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Why is implant reconstruction usually not recommended after radiation therapy?

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pab asked:

Why do a lat flap and not just implants? Can radiated skin/area not “hold up” the implants? I'm going with a C cup so I'm really confused. I have lots more questions to ask my plastic surgeon. Just thought I'd try another opinion. I was now told she wants to do the lat flap on my right and implant on my left. Not happy about going through that surgery if I don't have to. Thank you.


Thank you for your question… I’ll start out by stating that, BY FAR, the most important factor determining outcomes in implant-based breast reconstruction is quality of the mastectomy and, thus, quality of the post-mastectomy skin. ANY implant placed in the human body — from joint replacements to breast implants — is only as good as the tissue and skin that covers it. With respect to implant breast reconstruction, the implants are separated from the outside world by a very thin layer of breast skin. Post-mastectomy skin is always “stressed out” to some degree as its primary source of blood flow — your breast tissue — is removed and, thus, requires the small vessels and capillaries under your skin to survive.

Even in the highest-quality mastectomies, other variables, such as:

  • prior or impending radiation
  • quality of the breast skin (amount of stretch marks)
  • size of the breast
  • prior surgery
  • amount of ptosis, or “sagging”
  • other medical issues (diabetes, smoking)

play a tremendous role in determining the ultimate ability of the breast skin to support an implant both in the near- and long-term.

With that being said, and specific to your question, the relationship between radiated skin and breast implants is rocky at best. Permanent, progressive, and irreversible stress is being added to already stressed skin. Further, capsular contracture of varying degrees of severity is the norm with implants in a radiated field.

Based on your surgeon's recommendation, it sounds as if she is anticipating a thinner skin envelope on the side with the cancer and/or is anticipating radiation therapy post-operatively. In this situation, the addition of additional vascularized tissue, such as a latissimus flap, is used to better protect and completely cover the implant. While implants are usually placed underneath the pectoralis muscle, it is not complete coverage. At most, two-thirds of the implant is covered by the pectoralis and, more often than not, over time there is retraction or “window shading” of the pectoralis over the implant and often leaves only one-third of the implant covered in the long-term.

The latissimus flap is a very common flap performed in this setting. It is safe, technically easy to perform with high success rate, and has a relatively straightforward recovery. The major drawback is that the operation involves sacrifice of a large trunk muscle and increases the animation deformity (when you move or strain, the breast will distort significantly until muscles are at complete rest) due to action of both the pectoralis and latissimus over the implant. The donor sites can also be difficult, as risk of a seroma — fluid collection — at the donor site is high and there is obvious difference in appearance of the back on the side with latissimus versus the side where the latissimus flap was taken from. Further, the degree to which losing the normal function of the latissimus muscle affects daily life is controversial and is often individual-dependent based upon line of work and hobbies, but is a legitimate concern.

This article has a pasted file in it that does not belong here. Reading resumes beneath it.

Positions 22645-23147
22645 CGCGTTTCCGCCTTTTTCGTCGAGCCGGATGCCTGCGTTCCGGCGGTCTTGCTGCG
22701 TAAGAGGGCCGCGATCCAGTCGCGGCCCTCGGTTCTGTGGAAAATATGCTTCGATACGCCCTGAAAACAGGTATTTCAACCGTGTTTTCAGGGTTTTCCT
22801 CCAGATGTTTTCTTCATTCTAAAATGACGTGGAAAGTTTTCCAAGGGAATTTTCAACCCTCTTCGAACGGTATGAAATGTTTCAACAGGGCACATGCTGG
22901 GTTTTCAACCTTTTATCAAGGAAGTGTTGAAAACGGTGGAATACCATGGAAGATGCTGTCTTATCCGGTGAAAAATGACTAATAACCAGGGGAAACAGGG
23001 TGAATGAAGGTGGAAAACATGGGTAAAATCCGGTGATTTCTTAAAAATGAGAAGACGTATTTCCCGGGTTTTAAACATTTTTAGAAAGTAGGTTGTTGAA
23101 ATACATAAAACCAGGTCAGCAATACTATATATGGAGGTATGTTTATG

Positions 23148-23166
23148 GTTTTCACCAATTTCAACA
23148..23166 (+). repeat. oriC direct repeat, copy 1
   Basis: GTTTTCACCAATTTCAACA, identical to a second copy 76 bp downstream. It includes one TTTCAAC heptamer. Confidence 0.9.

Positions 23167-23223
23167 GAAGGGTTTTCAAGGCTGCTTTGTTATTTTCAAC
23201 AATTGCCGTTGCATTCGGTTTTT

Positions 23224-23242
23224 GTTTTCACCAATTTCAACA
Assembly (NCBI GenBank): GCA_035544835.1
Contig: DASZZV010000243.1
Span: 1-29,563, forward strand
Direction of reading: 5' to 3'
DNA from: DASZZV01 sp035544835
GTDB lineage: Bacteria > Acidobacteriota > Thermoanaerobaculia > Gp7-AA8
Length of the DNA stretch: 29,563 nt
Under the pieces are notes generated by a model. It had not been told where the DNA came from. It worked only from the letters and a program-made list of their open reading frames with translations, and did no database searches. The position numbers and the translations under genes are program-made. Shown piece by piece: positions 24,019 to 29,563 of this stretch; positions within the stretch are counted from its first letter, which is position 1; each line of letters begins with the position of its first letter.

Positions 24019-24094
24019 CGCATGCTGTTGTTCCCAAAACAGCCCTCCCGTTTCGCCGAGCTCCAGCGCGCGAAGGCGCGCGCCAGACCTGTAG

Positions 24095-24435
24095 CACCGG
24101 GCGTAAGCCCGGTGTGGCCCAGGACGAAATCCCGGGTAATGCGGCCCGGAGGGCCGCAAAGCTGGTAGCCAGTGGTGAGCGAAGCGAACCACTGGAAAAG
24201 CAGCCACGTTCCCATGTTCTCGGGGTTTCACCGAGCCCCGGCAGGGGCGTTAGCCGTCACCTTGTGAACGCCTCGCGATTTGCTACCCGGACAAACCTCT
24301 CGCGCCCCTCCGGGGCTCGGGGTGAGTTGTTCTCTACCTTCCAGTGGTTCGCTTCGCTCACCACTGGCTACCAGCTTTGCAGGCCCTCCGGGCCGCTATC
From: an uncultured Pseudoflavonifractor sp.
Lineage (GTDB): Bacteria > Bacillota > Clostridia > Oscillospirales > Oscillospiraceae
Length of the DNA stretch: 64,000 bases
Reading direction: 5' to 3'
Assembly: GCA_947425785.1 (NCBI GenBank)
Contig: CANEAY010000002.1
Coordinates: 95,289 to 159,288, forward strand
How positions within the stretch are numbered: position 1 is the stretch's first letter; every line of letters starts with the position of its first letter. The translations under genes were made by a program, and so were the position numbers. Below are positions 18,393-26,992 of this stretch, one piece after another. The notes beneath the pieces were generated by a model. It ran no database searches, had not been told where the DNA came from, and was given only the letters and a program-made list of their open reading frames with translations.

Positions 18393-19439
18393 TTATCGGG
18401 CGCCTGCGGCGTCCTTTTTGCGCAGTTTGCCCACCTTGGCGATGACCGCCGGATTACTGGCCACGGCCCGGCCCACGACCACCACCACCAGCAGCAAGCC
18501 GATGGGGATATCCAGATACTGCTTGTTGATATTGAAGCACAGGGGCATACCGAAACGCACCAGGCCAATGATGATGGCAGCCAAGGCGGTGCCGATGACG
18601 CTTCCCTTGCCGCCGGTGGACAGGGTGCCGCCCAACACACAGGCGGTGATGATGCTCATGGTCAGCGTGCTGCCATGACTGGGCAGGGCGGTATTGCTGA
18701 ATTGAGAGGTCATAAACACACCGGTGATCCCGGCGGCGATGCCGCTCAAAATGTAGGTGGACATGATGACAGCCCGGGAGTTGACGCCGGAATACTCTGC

Taking all of this into consideration, while I agree that likely adding your own tissue is necessary in your situation and reduces risk of implant-related complication, there are other reliable options that do not involve sacrifice of muscle and have more favorable donor sites such as the DIEP, SGAP, and TUG flaps. These options involve microsurgical transfer of fat from areas of natural excess, while sparing muscle. While these options may have slightly longer recoveries, the trade-off is permanence. The DIEP flap, for example, is regarded as the “gold standard” for tissue restoration of the breast. Outcomes relative to these options are optimized in centers that perform large volumes of microsurgical procedures using organized and experienced teams and, thus, it is not uncommon for people to travel for these procedures. It’s worth learning about these options as they are frequently used in situations where there is dissatisfaction with implant-based results, or failed implant reconstructions due to exposure, severe capsular contracture, or need for many revisions over time.

In any case, I commend you for sharing your concerns and advocating for yourself regarding these complex issues. You should be informed of ALL options available to you in an environment where questions are welcomed and shared decision-making between you and your surgeon is valued. I encourage you to seek more than one opinion and wish you all the best.

— Chris Trahan, M.D., FACS

Chris Trahan

Chris Trahan, M.D., FACS

Dr. Trahan is part of the reconstruction team at the Center for Restorative Breast Surgery in New Orleans, Louisiana. Learn more about Dr. Trahan.

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